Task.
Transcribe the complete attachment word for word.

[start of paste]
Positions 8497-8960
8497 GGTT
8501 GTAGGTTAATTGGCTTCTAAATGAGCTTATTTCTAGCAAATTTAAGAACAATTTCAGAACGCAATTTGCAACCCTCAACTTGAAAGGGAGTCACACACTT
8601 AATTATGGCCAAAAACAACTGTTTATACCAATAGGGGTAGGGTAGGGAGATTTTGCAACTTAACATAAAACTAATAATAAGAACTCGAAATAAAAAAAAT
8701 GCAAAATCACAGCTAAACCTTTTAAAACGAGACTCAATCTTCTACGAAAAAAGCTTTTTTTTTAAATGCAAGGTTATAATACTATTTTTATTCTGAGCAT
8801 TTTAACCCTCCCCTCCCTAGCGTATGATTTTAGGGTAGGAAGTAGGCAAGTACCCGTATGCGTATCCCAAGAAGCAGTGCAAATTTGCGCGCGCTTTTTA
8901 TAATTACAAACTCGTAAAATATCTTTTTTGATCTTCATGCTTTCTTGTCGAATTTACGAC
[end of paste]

Positions 8497-8960
8497 GGTT
8501 GTAGGTTAATTGGCTTCTAAATGAGCTTATTTCTAGCAAATTTAAGAACAATTTCAGAACGCAATTTGCAACCCTCAACTTGAAAGGGAGTCACACACTT
8601 AATTATGGCCAAAAACAACTGTTTATACCAATAGGGGTAGGGTAGGGAGATTTTGCAACTTAACATAAAACTAATAATAAGAACTCGAAATAAAAAAAAT
8701 GCAAAATCACAGCTAAACCTTTTAAAACGAGACTCAATCTTCTACGAAAAAAGCTTTTTTTTTAAATGCAAGGTTATAATACTATTTTTATTCTGAGCAT
8801 TTTAACCCTCCCCTCCCTAGCGTATGATTTTAGGGTAGGAAGTAGGCAAGTACCCGTATGCGTATCCCAAGAAGCAGTGCAAATTTGCGCGCGCTTTTTA
8901 TAATTACAAACTCGTAAAATATCTTTTTTGATCTTCATGCTTTCTTGTCGAATTTACGAC